Field research stranded by new boat rules?

Changes to commercial boating rules could make using a tinnie for research purposes that much harder

Scientists have warned that new maritime laws governing the operation of commercial vessels could have the unintended consequence of making science research using small boats more difficult. 

The Australian Maritime Safety Authority (AMSA) is poised to assume national responsibility for commercial vessel safety in Australian waters from the beginning of 2013. 

While the modernisation of standards for commercial boating under a national regulator has been widely welcomed, there are growing concerns that the changes could leave scientists that operate small vessels inland, stranded. 

  • Have you been consulted about these changes? Post a comment below. 

Under the new arrangements, the minimum certification to operate small vessels for inland waters will be changed from a general boat licence to a limited coxswain. 

Staff Association Section Councillor and Experimental Scientist from CSIRO Land and Water (CLW), Janet Anstee, said that the new category of limited coxswain requires 200 hours of sea service. 

“Nobody’s against changes to improve safety but having to log 200 hours before you can take out the tinnie in protected waters is excessive.” 

Ms Anstee said that researchers in CLW have told her that “these new regulations fail to distinguish between working 12 miles off shore and working on a local coastal creek or inland river ten metres wide,” she said.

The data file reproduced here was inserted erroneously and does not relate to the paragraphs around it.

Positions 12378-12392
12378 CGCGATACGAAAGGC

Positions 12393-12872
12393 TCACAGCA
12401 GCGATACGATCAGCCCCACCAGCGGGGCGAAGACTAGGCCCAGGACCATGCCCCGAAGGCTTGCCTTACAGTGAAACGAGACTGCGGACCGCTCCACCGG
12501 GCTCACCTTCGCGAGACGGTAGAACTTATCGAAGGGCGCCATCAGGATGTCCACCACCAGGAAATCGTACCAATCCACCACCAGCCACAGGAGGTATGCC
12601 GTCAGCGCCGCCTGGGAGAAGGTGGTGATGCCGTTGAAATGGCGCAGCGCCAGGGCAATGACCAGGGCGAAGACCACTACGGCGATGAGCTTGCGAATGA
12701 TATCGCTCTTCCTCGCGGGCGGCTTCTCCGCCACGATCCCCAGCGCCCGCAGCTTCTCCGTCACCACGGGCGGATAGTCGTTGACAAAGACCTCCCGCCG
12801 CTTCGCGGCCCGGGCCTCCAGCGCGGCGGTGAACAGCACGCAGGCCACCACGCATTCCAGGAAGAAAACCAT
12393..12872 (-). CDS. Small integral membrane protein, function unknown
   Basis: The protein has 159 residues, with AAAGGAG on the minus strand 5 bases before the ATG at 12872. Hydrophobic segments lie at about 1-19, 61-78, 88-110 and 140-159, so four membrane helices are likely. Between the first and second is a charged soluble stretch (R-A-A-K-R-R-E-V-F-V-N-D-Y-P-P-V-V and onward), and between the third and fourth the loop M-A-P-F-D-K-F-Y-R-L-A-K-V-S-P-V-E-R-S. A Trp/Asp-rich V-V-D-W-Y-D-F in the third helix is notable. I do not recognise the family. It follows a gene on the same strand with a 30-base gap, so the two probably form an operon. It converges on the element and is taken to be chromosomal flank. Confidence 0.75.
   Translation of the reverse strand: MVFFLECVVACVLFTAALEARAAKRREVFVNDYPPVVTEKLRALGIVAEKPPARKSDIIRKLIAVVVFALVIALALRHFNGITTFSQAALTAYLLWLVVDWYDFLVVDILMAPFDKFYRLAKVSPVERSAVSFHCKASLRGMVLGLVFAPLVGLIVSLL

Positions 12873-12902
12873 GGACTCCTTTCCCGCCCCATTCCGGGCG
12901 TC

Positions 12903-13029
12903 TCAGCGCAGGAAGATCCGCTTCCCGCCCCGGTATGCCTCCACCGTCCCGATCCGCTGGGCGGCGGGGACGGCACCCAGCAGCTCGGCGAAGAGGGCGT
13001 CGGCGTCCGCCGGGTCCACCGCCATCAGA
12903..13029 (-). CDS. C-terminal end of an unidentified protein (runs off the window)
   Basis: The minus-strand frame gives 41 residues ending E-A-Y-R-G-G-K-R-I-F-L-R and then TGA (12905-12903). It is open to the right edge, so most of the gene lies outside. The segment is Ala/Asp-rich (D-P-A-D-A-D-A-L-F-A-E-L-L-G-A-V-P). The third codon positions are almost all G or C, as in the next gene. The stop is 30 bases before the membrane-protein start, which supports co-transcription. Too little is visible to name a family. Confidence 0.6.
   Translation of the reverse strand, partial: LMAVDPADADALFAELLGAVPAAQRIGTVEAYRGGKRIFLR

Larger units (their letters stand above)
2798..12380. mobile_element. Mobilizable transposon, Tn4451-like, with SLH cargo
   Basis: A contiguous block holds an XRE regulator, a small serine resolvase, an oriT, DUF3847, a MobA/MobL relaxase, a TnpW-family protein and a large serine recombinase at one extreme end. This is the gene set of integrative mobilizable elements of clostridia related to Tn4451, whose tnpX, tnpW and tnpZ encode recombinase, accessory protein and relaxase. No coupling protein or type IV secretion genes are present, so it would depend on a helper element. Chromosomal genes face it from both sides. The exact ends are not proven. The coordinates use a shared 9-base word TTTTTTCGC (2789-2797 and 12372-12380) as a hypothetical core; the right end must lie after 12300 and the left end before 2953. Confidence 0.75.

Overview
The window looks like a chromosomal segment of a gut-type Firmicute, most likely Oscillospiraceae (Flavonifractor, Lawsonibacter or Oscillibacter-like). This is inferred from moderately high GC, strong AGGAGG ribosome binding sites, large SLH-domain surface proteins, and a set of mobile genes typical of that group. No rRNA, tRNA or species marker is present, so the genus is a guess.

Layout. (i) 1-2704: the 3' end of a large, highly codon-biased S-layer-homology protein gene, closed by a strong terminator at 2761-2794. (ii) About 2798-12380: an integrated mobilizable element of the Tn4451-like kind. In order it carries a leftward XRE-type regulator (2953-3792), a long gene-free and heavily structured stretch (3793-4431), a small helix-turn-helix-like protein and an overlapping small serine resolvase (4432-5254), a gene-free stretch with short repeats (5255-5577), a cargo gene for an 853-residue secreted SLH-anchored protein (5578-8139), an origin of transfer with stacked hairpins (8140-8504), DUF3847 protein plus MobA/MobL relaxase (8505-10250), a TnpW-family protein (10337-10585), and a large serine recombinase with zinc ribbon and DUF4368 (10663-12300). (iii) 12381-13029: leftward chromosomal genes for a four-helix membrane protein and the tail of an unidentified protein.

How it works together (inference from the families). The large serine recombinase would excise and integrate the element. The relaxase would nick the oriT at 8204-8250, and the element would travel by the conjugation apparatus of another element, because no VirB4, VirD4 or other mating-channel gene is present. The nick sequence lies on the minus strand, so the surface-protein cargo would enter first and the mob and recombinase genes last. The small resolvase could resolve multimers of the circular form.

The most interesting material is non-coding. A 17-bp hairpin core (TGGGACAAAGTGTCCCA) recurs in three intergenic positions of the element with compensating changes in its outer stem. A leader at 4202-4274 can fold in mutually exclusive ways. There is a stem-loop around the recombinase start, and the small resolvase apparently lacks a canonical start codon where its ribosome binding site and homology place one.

• Will these changes affect you? Share your experience below.

The Australian Marine Sciences Association (AMSciA) – the country’s largest professional association of marine scientists – also weighed in on the small boats issue.  

In a submission to AMSA, the marine scientists described the coxswain competency requirement in the context of small boat operations as “overly arduous, lacking relevance and archaic.”

“We strongly advocate for a sensible approach to training pathways and sea time provisions which are scaled to the risks involved and standard experiences for our members,” AMSciA said. 

Ms Anstee said that the level of planning within CSIRO ahead of the changes appeared uneven. 

“There’s a range of awareness about the changes that varies across the organisation according to location and division. 

“Some divisions are already working with staff to address compliance issues with the new rules. Others appear utterly unprepared for change. 

“Queensland will be forced to make these changes ahead of the other states and territories, so it will be different there too, she said.

“The impact on research – especially long term monitoring programs – could be profound,” Ms Anstee said.

“Enforcement of the new regulations could increase research costs dramatically should CSIRO decide to pursue external hiring of vessels and crew, for example.”